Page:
The sand dune in the south coast of Yogyakarta is the largest in Southeast Asia. The form of the sand dune is continuously changing due to the wind, sea wave, and amount of sand from Mount Merapi that is brought down through Progo and Opak rivers.
Researcher in Geography and Environment from UGM, Prof. Dr. Sunarto, said the sand dune in Parangtritis coast was formed by nature due to natural activities, eruption of Mt. Merapi, and sea wave effect. “The sand comes from the eruptions of Mt. Merapi that is brought down to the delta and reaches the coast,” said Sunarto in a documentation screened in the Sand Dune Museum on Friday (20/7) for Members of Parliament that visited conservation area of sand dune in Yogyakarta.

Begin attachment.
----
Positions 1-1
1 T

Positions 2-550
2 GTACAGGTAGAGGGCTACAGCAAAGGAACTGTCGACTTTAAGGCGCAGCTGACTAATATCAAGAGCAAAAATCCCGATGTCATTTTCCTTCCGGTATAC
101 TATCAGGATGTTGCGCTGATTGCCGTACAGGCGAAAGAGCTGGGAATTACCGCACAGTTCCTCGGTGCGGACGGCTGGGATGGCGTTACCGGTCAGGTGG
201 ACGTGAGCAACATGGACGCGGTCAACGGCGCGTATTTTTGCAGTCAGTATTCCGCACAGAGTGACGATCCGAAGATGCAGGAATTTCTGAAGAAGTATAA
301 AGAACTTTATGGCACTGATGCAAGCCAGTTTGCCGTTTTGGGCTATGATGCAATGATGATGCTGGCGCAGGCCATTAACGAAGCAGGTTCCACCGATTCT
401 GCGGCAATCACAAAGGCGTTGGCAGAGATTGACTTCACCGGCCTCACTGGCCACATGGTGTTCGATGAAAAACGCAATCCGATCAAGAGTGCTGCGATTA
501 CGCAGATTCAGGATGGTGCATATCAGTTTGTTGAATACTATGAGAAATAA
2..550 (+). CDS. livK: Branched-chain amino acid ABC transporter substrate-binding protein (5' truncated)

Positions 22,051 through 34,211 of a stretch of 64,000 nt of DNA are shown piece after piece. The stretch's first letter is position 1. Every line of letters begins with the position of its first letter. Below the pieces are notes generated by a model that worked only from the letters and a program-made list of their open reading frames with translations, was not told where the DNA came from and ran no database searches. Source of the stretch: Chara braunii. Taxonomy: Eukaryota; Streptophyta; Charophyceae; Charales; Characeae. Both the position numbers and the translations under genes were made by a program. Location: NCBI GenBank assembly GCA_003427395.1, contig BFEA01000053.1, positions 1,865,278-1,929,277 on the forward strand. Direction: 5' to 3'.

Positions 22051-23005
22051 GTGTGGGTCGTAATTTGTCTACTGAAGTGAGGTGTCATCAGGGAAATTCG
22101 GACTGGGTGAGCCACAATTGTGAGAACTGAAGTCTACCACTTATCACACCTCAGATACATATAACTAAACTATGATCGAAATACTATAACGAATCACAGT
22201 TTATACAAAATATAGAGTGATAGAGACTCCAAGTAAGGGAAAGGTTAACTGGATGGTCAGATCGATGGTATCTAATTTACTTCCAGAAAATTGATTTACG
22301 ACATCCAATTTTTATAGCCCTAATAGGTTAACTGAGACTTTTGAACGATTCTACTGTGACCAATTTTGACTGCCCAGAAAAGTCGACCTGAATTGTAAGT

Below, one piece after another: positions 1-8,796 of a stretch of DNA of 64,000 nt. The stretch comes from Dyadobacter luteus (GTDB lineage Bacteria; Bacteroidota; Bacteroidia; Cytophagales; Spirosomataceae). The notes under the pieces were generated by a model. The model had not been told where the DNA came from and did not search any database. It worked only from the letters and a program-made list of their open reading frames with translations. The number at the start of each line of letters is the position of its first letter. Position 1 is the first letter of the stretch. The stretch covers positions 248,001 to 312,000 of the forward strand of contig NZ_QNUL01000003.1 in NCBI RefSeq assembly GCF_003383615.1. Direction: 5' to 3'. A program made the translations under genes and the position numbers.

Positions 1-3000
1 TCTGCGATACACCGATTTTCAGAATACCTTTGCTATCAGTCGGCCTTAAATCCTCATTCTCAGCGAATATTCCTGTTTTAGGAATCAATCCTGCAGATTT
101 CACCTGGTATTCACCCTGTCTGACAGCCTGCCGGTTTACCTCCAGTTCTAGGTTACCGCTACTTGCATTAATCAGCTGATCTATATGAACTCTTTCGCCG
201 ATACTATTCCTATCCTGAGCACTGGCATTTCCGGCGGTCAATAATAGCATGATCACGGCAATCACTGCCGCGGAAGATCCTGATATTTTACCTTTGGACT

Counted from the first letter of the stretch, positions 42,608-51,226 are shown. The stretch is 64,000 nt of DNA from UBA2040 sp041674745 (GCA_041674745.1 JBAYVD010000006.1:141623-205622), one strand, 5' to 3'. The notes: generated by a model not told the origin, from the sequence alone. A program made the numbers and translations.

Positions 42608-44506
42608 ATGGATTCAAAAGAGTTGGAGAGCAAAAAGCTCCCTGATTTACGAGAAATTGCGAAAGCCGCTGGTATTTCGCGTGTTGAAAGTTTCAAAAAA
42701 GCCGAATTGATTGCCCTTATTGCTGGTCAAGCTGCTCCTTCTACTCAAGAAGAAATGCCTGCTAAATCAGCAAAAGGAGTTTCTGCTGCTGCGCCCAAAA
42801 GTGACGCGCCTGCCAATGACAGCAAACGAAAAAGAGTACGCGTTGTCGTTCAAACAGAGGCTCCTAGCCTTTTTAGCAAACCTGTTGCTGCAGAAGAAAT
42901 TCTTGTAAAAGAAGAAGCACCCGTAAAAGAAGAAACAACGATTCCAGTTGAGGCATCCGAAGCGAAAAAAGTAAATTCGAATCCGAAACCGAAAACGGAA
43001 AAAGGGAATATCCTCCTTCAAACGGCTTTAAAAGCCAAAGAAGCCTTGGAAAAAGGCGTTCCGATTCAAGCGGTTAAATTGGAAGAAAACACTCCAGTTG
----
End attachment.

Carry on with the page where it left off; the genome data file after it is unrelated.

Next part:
Sunarto said the sand dune could serve as education material for society and academics related to unique natural phenomenon of earth activities, in addition to the karst mountains in the coast that was formed by ancient volcanic activities.
These natural phenomenons can all be seen if you come to the Sand Dune Museum or Parangtritis Geomaritime Science Park in Parangtritis beach, Bantul regency.
Vice-Chairman of Commission VII of Parliament, Tamsil Linrung, said the sand dune was a natural resource of Indonesia which is the largest in Southeast Asia. He said they agreed to the proposal of the Geospatial Information Agency (BIG) and UGM to encourage the development of geomaritime science park for education purposes of learning while collaborative research be expanded. They saw that the management of the park for education and training had yet to be optimised. They would also urge the government through the Research and Technology Ministry, BIG, and Bantul regency government to support this development in the near future.
The Members of Parliament in their visit was accompanied by Dean of Faculty of Geography UGM, Prof. Dr. Muh Aris Marfai S.Si., M.Sc., who also explained the characteristics, restoration and conservation of the sand dunes.